Corrupt Cathy: Evilness In East Of Eden
In East of Eden, John Steinbeck explores how the personality trait of evilness affects an individual. He shows this through Cathy Ames’ resulting lack of humanity and lack maternal instinct.
Initially, Cathy’s malice leads to her lack of motherly care, preventing her to love her children. Those close to Cathy often portray and perceive her as a beautiful and delicate woman. However, the narrator expresses the monstrous and evil side Cathy often hides, through her behavior at a dinner with Samuel Hamilton and Adam Trask: “Cathy was chewing a piece of meat, chewing with her front teeth. […] And when she had swallowed, her little tongue flicked around her lips” (Steinbeck 173). Cathy exhibits evilness due to the metaphor comparing Cathy and a snake, when it is stated that “her little tongue flicked around her lips.” A snake is often represented as a symbol of evil in Catholic religion. In Genesis, the snake represents Satan, the personification of evil. The snake commits multiple acts of immorality such as leading Adam and Eve towards a path of sin. Cathy exhibits similar behaviors to a villainous snake when “her little tongue flick[s] around her lips” symbolizing that she is a wicked character. As a result of this profound immorality, Cathy has no love for her children. Cathy Ames is pregnant with two twins, Aaron and Caleb Trask, in Salinas with her husband Adam. The narrator expresses that Cathy has no sense of maternal instinct through the description of her physical body as she undergoes pregnancy: “Her breasts did not grow and her nipples did not darken. There was no quickening of milk glands, no physical planning to feed the newborn” (Steinbeck 184). When it is stated that “[She had] no planning to feed the newborn,” Cathy demonstrates that she lacks a sense of maternal love. The narrator allows the reader to infer that Cathy has no intention of caring for her kids, showing her lack of care for the newborn. Cathy Ames’ body unconsciously rejects her motherhood when it is stated that “her nipples did not darken” or that “her breasts did not grow.” Cathy rejects her children mentally, when she explains that she has no intention to nurture them. Cathy Ames expresses is speaking to Adam Trask, her husband, telling him that she has no intention to care for her children: “I didn’t want to come here. I am not going to stay here. As soon as I can I will go away” (Steinbeck 175). Cathy has absolutely no love for her children, as it is stated that “[She was] not going to stay [there].” This shows that Cathy has no feeling of maternal affection and care for her children. “As soon as [she]” gave birth, she would leave the twins motherless and forget that they had ever existed. Cathy lacks a sense of motherly love through her immorality and evilness, leading her to lack compassion towards her children.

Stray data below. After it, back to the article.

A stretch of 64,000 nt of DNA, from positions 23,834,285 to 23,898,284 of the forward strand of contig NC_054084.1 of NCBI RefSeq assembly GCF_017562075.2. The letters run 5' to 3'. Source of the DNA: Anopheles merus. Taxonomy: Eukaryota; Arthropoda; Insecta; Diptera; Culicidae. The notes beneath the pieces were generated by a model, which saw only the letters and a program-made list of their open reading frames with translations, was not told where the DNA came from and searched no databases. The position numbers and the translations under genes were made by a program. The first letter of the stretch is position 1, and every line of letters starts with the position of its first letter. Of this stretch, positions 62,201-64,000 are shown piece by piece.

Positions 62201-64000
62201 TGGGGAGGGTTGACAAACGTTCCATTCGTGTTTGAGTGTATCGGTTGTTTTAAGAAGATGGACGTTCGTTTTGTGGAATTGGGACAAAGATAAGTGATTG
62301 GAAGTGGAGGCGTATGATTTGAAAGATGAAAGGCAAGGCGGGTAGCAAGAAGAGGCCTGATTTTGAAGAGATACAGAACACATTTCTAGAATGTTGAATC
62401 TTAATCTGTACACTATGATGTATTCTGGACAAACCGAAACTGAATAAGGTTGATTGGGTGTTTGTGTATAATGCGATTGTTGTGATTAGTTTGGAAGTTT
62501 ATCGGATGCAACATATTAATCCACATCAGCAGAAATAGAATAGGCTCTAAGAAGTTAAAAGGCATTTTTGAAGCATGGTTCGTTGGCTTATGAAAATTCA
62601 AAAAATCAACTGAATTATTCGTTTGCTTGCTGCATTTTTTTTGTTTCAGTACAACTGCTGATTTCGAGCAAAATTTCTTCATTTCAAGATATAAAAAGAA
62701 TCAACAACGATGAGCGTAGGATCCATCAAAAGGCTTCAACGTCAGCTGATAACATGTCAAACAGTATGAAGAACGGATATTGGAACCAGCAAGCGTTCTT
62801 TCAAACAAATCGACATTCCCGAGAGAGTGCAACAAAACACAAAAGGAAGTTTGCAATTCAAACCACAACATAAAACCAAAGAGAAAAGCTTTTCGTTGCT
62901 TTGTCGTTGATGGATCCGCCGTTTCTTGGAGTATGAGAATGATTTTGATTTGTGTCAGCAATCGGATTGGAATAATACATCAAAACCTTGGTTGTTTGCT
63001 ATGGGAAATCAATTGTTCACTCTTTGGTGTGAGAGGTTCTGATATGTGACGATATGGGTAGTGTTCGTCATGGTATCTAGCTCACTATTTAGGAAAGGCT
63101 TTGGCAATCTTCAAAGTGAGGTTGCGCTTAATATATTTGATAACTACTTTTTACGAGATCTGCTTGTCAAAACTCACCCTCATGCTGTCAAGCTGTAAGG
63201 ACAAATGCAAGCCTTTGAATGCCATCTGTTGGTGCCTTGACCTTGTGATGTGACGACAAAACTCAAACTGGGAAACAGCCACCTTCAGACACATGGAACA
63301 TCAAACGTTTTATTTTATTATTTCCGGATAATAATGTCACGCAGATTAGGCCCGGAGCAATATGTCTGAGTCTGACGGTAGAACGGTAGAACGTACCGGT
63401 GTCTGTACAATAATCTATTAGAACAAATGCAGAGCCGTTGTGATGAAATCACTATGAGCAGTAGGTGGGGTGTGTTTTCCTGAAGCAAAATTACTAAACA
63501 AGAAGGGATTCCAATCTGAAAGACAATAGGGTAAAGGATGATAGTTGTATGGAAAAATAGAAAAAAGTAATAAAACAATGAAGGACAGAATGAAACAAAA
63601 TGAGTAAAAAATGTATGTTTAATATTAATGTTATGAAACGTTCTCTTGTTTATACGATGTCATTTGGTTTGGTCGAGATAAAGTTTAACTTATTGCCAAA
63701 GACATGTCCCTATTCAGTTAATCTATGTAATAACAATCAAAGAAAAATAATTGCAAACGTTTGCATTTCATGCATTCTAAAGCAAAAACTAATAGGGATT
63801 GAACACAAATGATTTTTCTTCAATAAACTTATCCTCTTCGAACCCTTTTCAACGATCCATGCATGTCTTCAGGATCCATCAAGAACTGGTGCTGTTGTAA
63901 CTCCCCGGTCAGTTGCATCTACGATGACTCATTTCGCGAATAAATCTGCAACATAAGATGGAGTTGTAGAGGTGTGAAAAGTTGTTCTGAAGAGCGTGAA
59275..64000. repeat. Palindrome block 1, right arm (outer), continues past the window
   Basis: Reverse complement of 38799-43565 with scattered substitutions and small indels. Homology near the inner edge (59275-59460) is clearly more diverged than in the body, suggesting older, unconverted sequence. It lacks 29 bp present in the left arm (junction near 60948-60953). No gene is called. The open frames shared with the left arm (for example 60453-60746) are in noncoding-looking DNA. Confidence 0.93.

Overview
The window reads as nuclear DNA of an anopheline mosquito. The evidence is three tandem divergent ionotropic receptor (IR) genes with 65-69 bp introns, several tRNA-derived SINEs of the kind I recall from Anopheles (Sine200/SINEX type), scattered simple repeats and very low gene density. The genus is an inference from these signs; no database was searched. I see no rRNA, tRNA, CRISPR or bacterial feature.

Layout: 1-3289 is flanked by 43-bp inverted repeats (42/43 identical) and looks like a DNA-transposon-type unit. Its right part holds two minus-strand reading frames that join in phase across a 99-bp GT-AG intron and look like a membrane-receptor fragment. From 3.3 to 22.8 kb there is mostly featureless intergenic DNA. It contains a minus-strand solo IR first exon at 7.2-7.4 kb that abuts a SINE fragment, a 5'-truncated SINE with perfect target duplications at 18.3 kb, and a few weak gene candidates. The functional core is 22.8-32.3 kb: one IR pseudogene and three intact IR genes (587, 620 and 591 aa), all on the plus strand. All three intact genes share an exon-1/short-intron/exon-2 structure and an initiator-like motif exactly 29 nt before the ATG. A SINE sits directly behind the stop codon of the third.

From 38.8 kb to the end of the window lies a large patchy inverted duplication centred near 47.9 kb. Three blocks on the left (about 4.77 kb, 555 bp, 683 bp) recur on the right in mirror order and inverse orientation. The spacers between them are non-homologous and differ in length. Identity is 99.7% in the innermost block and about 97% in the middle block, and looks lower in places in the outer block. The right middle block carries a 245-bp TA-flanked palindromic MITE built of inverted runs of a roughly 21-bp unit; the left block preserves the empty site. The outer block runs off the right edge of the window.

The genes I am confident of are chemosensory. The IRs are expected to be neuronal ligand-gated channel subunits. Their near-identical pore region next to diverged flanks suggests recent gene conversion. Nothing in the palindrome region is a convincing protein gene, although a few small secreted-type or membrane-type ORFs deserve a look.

Later, Cathy’s wickedness leads to her lack of humanity, preventing her to have any sympathetic feelings for others. Cathy Ames, after leaving her children, goes to a prostitution house and begins working there. Cathy keeps photographs of powerful men in the Salinas community at the prostitution house, as blackmail, which grants her protection. However, Cathy expresses her evilness to Adam, as she would deliver these pictures to harmful places, resulting in the destruction of the men’s lives: “Those men know that if anything should happen to me […] one hundred letters, each one with a picture, would be dropped in the mail and each letter will go where it will do the most harm. […] In a few years I’ll be going away. And when I do—those envelopes will be dropped in the mail anyway” (Steinbeck 323). Cathy exhibits evilness when it is stated that she would send the letters to “where it [would] the most harm.” These letters would destroy the lives of the men and Cathy would deliberately send them to “the most harm[ful]” places, such as their families or their work environment. The men’s lives would be ruined and the reputation of all those around them would be tainted. Cathy is not only holding these “letters” for protection; she also keeps them, as a result of her evilness. Cathy confesses to Adam that she would “[drop the letters] in the mail anyway,” which demonstrates that Cathy is not only holding the “letters” for protection, she does it as a result of her evilness. She would destroy the lives of others, without a cause or reason which shows the profound immorality. As a result of this wickedness, Cathy has no compassion or care for others. Adam Trask confronts Cathy Ames, at the brothel, discussing the theme of good and evil. Cathy Ames, under the influence of alcohol, loses part of her humanity and fights with her husband, Adam. The narrator expresses that Cathy has no sense of humanity, in the debate between them: “Uncontrolled hatred shone in Kate’s eyes. She screamed, a long and shrill animal screech” (Steinbeck 325). Cathy demonstrates that she lacks a sense of humanity when it is stated that “[Cathy] screamed, a long animal screech”. She “screech[es]” like a savage “animal” and exhibits animal-like behavior, instead of acting humanely. She also does not feel any pity towards Adam, just pure and “uncontrolled hate” towards another human, which shows that she does not feel the humane characteristics of empathy. Cathy Ames screams, during the argument, which alerts the house pimp, Ralph, who punches Adam in the face to neutralize him. Cathy, however, expresses her lack of humanity through her orders directed towards Ralph: “‘I said give him the boots. Break his face!” (Steinbeck 325). Cathy has absolutely no sympathy for Adam, as it is stated that “[Cathy wanted Ralph to] break his face.” This shows that Cathy has no feelings of pity for others’ suffering. She tells Ralph to continuously hurt Adam, even though he had done nothing to harm her in any manner. Cathy lacks a sense of humanity through her immorality and evilness, leading her to have no empathy towards others.